In New York magazine, Steve Hall lays out the good, bad, and the ugly of cancer-drug economics. Warning: it is mostly bad and ugly.
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The pharmacist e-mailed the numbers, and Saltz stared at the figures on his computer screen. Zaltrap, the drug that was extremely similar to Avastin, cost roughly $11,000 a month. (And because that extra 42 days wouldn’t be possible without taking the drug for, say, seven months before—which was roughly what was happening in clinical trials—the price for that six-week life extension could be as high as $75,000.)
“Wow,” he said to himself, “that’s a deal-changer for me.”
That may not seem like a heretical statement, but the unspoken rule in American health care is that doctors should never consider the cost of a medicine that might be beneficial to patients. When the FDA approves a new cancer drug, it analyzes safety and effectiveness only. Medicare is obliged to reimburse payment for the drug, and private insurers in most states must cover the cost. Any doctor who considers cost—or the value of a costly drug—risks being accused of “rationing” health care.
Not too long ago, I wrote about my sister Linda, who passed away this summer.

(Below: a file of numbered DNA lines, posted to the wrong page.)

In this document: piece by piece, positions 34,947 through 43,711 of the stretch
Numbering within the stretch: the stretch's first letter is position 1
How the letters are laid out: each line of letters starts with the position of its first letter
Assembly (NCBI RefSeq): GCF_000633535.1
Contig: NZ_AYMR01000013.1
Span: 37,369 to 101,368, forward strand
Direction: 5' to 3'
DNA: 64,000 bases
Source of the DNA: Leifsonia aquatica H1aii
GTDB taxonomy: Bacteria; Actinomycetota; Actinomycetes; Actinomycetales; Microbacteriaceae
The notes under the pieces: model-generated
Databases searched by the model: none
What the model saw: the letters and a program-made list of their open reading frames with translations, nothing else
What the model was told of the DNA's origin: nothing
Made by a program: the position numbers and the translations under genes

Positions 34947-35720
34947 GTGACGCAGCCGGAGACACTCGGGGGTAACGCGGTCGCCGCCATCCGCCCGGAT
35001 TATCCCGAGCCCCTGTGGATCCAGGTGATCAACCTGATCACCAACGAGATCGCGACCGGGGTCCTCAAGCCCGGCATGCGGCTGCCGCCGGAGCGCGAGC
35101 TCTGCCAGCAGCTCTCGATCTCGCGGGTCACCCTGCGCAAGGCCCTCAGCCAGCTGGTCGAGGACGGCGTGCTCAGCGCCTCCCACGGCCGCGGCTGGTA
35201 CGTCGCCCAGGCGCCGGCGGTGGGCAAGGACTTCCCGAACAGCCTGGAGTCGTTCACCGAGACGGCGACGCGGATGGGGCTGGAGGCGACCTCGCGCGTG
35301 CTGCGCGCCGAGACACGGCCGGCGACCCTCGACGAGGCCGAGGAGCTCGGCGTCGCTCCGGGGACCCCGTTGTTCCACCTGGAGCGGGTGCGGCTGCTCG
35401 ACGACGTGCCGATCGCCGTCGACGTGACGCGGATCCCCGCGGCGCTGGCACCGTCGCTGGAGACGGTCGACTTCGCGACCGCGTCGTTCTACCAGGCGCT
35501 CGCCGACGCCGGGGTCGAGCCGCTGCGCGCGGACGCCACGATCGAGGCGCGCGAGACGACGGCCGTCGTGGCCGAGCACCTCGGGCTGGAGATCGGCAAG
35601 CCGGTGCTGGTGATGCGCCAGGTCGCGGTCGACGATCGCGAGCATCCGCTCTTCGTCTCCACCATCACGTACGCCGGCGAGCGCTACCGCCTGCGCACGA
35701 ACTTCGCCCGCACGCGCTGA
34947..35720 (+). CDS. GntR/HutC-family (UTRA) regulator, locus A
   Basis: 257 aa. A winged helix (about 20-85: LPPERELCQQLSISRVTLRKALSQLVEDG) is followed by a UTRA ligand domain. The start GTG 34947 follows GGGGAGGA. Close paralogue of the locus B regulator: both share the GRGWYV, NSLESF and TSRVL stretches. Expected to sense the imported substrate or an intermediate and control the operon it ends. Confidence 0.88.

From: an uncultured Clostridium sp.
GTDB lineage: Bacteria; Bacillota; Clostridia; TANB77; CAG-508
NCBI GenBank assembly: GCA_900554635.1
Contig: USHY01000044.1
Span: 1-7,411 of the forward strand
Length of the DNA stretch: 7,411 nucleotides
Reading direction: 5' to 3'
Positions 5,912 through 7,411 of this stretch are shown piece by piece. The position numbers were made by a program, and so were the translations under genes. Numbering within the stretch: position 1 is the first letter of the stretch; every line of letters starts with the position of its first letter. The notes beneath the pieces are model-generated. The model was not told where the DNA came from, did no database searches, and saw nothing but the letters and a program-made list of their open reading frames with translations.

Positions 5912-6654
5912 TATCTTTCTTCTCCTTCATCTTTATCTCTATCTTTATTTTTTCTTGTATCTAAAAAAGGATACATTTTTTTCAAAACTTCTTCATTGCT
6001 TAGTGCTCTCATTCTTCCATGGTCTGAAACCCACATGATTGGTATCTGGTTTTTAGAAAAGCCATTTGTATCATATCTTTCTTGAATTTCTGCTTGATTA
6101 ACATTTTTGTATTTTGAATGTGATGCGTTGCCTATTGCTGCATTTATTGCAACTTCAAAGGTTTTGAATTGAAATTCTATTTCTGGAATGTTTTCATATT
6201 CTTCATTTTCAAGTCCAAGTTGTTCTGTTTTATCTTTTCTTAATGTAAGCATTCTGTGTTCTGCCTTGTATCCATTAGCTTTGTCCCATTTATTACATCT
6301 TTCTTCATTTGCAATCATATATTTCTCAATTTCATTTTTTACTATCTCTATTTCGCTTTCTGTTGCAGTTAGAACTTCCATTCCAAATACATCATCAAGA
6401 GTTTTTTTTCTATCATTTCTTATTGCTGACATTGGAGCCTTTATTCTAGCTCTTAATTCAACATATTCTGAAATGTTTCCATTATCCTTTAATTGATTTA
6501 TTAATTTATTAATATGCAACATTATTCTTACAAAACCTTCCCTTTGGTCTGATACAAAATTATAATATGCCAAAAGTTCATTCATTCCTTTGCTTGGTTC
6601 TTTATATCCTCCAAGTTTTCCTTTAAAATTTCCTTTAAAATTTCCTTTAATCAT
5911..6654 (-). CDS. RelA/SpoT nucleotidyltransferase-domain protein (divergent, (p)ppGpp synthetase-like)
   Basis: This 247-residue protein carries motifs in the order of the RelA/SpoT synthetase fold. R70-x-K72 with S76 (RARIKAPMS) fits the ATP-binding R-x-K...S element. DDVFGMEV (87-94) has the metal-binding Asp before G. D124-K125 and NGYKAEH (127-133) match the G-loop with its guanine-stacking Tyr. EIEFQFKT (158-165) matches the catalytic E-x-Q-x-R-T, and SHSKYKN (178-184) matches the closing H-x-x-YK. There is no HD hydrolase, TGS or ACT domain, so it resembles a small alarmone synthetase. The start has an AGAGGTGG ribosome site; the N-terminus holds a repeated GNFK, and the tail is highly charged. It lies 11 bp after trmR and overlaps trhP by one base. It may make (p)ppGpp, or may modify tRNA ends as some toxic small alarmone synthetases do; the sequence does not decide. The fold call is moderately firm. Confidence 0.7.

Nobody could love a daughter more than my father Michael loved Linda.
My father (who is a doctor) was realistic from the start about what modern medicine might be able to do to save his precious daughter from cancer. Even with those low expectations, he was shocked at how impotent — and actually counterproductive — her interactions with the medical system turned out to be.
Here, in his own words, is my father’s poignant account of my sister’s experience with medical care. Read More »
That is the possibility raised in a new paper published in BMJ Open and summarized in Science Daily. The presumptive culprit would be environmental estrogen exposure. Add this to the bulging files of Unintended Consequences of Birth Technology (the theme of a recent podcast called “Misadventures in Baby-Making.”) First, from the paper:
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Prostate cancer (PCa) is the most common male malignancy in the Western world, and risk factors associated with this cancer remain ill defined.1 The only acknowledged risk factors thus far are: age, ethnicity and family history.1 Several studies have suggested that oestrogen exposure may increase the risk of prostate cancer,2–4 while other studies have not found an association.5 6
A National Post graphic does a good job showing causes of death across Canada by percentage, and notes that, for the first time, cancer is the leading cause in every province, responsible for about 30 percent of all deaths. That is a heartbreaking number, not least because cancer is a disease (or set of diseases, really) about which so much is still unknown.
As we wrote in a section of SuperFreakonomics called “We’re still getting our butts kicked by cancer,” seeing cancer statistics like this might naturally lead one to conclude that the “war on cancer” has been a dismal failure. That, however, would be an overstatement. While it’s true that we are, as one oncologist told us, “still getting our butts kicked,” there is somewhat of a silver lining in the cancer death rate. Read More »